usually triggered	by detection of	certain	drivers	only.

       -c, --comments
	      preserve document	structure comments.

       -C, --clip
	      insert  postscript code for clipping. Unless --nohires is	speci-
	      fied, the	HiResBoundingBox (enlarged by 0.1 points) is used  for
	      clipping.

       -m, --mono
	      use black/white bitmap as	base for calculation (default: off).

       -s, --size=pagedim
	      where  pagedim  is  a  pre-defined  standard  page  size	(e.g.,
	      a4,a0,b0,letter,...)  or	explicitly  specified  in   a	format
	      pagedim:=XxY[cm|in],  where X and	Y are numbers (floating	points
	      are accepted) followed by	units centimeter (cm)  or  inch	 (in),
	      (default:	 cm).	Use --size=list	to list	pre-defined pagesizes.
	      See also environment variable PS2EPS_SIZE.

       -t, --translate=x,y
	      specify an x,y offset (may be  negative)	in  postscript	points
	      (1/72  dpi)  for	drawing.  This	option may be required if your
	      drawing has negative coordinates which usually lets  ghostscript
	      cut the negative part of your picture, because it	starts to ren-
	      der at positive coordinates. The resulting output	will  also  be
	      shifted.

       -r, --resolution=dpi
	      specify  a  resolution  in dpi (dots per inch) for drawing under
	      ghostscript. Default resolution is 144 dpi which is  the	double
	      of the typical 72	dpi.  This option may help if there is a hard-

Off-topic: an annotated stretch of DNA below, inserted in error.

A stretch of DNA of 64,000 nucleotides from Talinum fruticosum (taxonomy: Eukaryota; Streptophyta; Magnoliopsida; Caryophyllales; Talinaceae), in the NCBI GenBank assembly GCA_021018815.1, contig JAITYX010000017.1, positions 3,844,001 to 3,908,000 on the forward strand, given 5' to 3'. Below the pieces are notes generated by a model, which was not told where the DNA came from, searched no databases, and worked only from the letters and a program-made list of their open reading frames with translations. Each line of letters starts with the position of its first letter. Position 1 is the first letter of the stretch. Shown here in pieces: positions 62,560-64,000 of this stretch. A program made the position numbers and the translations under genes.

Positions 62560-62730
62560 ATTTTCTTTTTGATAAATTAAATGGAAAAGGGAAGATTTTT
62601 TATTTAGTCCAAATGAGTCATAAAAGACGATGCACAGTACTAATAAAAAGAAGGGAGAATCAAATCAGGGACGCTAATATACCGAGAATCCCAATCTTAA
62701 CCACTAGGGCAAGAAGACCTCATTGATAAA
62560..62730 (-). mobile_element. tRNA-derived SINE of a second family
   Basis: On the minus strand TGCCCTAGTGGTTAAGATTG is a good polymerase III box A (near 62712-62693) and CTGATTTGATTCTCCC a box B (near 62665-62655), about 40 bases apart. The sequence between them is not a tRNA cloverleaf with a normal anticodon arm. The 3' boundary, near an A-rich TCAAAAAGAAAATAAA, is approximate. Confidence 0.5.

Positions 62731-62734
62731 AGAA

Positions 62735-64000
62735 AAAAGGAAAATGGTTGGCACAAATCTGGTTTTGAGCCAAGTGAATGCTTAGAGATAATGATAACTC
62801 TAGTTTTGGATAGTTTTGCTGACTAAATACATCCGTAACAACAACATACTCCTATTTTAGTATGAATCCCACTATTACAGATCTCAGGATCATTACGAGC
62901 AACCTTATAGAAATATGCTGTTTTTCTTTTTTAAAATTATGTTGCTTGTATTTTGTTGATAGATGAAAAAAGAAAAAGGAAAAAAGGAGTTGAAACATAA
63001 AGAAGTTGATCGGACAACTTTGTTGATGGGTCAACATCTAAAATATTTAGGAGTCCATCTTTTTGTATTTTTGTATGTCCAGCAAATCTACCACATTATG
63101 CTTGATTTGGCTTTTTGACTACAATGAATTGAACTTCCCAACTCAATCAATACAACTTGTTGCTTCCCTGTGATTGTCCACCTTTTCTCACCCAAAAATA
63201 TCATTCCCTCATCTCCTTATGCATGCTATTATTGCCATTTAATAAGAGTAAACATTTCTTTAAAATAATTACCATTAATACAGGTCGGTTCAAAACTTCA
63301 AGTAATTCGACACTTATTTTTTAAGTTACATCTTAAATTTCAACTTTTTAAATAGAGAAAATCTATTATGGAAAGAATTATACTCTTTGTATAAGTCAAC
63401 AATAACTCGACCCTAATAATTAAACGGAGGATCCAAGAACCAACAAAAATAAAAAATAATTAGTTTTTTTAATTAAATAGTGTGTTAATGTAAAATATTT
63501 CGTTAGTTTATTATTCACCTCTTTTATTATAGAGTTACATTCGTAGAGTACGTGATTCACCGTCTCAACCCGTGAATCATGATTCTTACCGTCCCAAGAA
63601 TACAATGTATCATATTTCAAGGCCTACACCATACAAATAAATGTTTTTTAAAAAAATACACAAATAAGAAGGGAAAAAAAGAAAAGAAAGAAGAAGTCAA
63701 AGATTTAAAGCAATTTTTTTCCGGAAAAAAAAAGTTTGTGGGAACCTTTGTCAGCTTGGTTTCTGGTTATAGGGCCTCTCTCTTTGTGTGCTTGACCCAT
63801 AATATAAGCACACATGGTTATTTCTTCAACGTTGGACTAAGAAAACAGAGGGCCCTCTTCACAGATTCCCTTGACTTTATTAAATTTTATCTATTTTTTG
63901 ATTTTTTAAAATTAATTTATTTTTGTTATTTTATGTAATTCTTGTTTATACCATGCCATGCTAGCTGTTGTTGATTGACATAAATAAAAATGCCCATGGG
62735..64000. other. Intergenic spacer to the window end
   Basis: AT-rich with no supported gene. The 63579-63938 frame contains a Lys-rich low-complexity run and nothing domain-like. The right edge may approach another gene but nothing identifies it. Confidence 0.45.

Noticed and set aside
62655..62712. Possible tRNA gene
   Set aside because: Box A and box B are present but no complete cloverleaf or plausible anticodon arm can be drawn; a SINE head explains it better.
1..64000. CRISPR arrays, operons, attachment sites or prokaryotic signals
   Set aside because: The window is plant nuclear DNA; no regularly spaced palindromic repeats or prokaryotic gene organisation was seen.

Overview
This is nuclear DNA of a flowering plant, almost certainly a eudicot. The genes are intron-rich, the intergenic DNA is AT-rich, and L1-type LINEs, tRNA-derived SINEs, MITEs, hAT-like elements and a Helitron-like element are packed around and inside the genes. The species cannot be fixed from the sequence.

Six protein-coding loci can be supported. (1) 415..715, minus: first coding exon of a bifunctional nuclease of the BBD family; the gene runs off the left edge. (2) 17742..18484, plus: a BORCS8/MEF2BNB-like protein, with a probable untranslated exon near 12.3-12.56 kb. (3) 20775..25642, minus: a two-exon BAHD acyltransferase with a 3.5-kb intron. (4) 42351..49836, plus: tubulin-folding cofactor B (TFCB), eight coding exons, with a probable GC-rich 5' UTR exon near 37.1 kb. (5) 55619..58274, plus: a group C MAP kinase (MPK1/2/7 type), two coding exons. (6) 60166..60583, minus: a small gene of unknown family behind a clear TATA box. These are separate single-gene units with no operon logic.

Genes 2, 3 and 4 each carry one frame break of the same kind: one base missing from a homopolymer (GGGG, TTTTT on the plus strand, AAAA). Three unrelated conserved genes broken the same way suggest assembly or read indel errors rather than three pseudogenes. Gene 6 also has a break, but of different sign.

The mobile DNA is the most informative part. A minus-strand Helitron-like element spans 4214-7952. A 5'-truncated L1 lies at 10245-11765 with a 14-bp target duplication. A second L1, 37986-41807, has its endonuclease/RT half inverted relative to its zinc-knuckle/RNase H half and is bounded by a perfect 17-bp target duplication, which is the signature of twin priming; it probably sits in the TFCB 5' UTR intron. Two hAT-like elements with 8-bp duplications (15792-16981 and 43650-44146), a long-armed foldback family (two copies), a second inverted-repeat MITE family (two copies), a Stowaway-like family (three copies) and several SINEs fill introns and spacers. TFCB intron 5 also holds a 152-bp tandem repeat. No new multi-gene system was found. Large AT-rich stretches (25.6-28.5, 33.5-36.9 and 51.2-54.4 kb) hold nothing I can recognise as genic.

ware dependent  resolution  encoded  in  the  postscript,	 e.g.,
	      600dpi. Example: ps2eps -l -r 600	test.ps

       -R, --rotate=direction
	      This  option  rotates  the  resulting EPS	output.	 The parameter
	      direction	determines the direction  of  rotation:	 +  means  +90
	      degrees (clockwise),- means -90 degrees (counter-clockwise), and
	      ^	means 180 degrees (up-side down).

       -l, --loose
	      expand the original tight	bounding box  by  one  point  in  each
	      direction.

       -B, --ignoreBB
	      do not use existing bounding box as page size for	rendering.

       -E, --ignoreEOF
	      do  not  use  %%EOF  as  hint for	end of file. Otherwise,	ps2eps
	      assumes that postscript code ends	after the last %%EOF  comment,
	      because  some drivers add	trailing binary	``garbage'' code which
	      gets deleted by ps2eps by	default.

       -g, --gsbbox
	      use internal bbox	device of ghostscript instead of the  external
	      C	 program  bbox.	The internal bbox device of ghostscript	gener-
	      ates different values (sometimes even incorrect),	so  using  the
	      provided bbox should be more robust.  See	also environment vari-
	      able PS2EPS_GSBBOX.

       -H, --nohires
	      do not generate a	%%HiResBoundingBox comment for output.

       -a, --accuracy
	      increase the accuracy by turning subsample antialiasing on  (may
	      be slower)

       -L, --license
	      show licensing information.

       -d, --debuggs